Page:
CLEVELAND—March 28, 2014—OverDrive announced today that more than 17,000 Penguin Group (USA) eBooks are now available for school digital libraries in the United States. Educators now have access to Penguin Group’s full catalog of bestselling and classic titles, previously offered only to public libraries. Continue reading
Great news from Penguin yesterday. They will remove the 6 month embargo period for library licenses. Other limitations are also expected to be removed. See the full article in ALA’s E-content blog – http://americanlibrariesmagazine.org/e-content/penguin-revisits-library-pilot-terms
Here is a brief snip from the blog post:
Penguin Group USA revealed today that, as of April 2, it will remove the six-month embargo on ebook titles licensed to libraries and instead offer new titles immediately after they are released in the consumer market. Other pilot terms are expected to continue, including a one-year expiration date on ebooks licensed to libraries and library pricing similar to what is offered to individual consumers.
It’s been coming for months. Today Penguin announced it has ended its relationship with OverDrive. Starting tomorrow, it will no longer sell e-books and audiobooks to OverDrive for library lending. Interestingly, ALA and Big Six publishers met last week to discuss library e-book lending. In an article in paidcontent.org, Laura Hazard Owen points out ALA’s concern about statements publishers made regarding “friction.” Publishers felt a degree of friction existed with physical book checkout – involving 2 trips to the library. They felt the online availability would alter the friction calculation. My response to that….clearly they have never tried to download an e-book from the public library. According to Library Journal’s patron profiles, 23% of ebook patrons reported being unsuccessful in borrowing ebooks because of technical difficulty, while almost 44% could not do so because of title unavailability.” That’s a lot of friction.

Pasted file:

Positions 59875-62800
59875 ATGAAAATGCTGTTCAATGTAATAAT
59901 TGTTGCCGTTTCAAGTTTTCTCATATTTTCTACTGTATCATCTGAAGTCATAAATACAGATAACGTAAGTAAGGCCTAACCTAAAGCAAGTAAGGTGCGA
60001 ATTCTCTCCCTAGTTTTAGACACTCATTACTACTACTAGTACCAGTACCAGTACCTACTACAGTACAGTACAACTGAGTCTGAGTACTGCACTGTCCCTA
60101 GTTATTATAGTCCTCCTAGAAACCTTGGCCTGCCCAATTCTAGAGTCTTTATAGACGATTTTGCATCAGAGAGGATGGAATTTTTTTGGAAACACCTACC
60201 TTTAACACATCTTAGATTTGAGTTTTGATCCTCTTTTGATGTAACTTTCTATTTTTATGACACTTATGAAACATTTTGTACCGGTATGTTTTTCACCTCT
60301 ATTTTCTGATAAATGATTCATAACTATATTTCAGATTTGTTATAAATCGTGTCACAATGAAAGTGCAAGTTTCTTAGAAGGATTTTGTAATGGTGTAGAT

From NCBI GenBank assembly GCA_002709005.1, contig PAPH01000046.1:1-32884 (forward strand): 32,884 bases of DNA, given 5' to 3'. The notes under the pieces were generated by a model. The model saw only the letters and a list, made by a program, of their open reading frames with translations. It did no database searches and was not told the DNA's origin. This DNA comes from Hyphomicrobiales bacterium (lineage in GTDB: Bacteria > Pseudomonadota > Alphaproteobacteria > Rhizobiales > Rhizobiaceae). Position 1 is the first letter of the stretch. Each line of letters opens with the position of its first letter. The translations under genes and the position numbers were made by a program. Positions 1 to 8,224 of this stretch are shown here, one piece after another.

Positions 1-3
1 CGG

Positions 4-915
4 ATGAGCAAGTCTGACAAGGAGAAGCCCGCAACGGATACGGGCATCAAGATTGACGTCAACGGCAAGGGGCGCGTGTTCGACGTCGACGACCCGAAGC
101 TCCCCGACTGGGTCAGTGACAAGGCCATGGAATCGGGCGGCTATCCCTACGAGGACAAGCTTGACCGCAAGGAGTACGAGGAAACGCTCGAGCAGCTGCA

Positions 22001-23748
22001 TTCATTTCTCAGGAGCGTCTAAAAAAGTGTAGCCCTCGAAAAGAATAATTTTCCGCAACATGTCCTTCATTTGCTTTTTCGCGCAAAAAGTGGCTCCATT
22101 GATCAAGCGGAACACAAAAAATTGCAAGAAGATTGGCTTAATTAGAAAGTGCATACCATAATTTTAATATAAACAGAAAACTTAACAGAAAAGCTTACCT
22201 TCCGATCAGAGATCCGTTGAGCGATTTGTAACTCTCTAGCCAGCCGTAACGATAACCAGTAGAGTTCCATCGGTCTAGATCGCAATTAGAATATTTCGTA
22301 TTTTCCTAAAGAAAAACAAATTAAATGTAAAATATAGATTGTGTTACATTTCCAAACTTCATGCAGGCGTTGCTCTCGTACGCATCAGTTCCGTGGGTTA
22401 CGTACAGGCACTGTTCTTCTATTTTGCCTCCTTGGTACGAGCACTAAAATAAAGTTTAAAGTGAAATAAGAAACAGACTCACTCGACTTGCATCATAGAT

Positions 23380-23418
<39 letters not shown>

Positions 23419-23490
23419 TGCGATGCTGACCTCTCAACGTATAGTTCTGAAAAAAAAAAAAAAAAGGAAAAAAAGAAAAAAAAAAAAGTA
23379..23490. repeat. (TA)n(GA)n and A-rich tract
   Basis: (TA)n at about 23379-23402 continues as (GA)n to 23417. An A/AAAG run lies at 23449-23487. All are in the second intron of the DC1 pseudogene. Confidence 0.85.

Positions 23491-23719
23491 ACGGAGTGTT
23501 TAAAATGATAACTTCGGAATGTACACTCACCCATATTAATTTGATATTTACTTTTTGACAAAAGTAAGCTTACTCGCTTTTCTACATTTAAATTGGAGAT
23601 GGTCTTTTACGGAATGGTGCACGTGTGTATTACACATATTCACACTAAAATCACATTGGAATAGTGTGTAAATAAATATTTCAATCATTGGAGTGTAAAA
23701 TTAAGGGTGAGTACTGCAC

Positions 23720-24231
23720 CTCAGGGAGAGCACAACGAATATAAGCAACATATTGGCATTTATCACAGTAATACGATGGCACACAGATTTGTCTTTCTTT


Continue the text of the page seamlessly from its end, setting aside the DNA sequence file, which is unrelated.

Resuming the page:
Here are some articles with more of the story:
And others added after the original post:
A flurry of blog posts and news articles are appearing related to the Penguin announcement to suspend library lending of titles. Here are a few articles of interest:
From an OverDrive Press Release:
OverDrive Expands International Distribution for eBooks & Audiobooks
Leading booksellers and libraries in Australia, Brazil, Germany, India, Norway, and the UK join global network
(Las Vegas, NV, January 5, 2010) – Consumer Electronics Show – OverDrive (www.overdrive.com), the global leader in eBook and audiobook distribution, announced today that it recently entered into agreements with top booksellers, publishers, and libraries on five continents. OverDrive will demonstrate its global network and success in enabling access to 400,000 digital books on popular devices, including PC, Mac®, iPod®, iPhone®, Zune®, Sony® Reader™, nook™, and DROID™ by Motorola®, at CES booth #12145 on January 7-10, 2010.
Penguin ebooks can be downloaded in Microsoft Reader, Adobe, or Palm formats. In addition to lots of fiction, bestsellers, and self-help titles, they have about 300 reference titles, many of which are the “idiots” guides.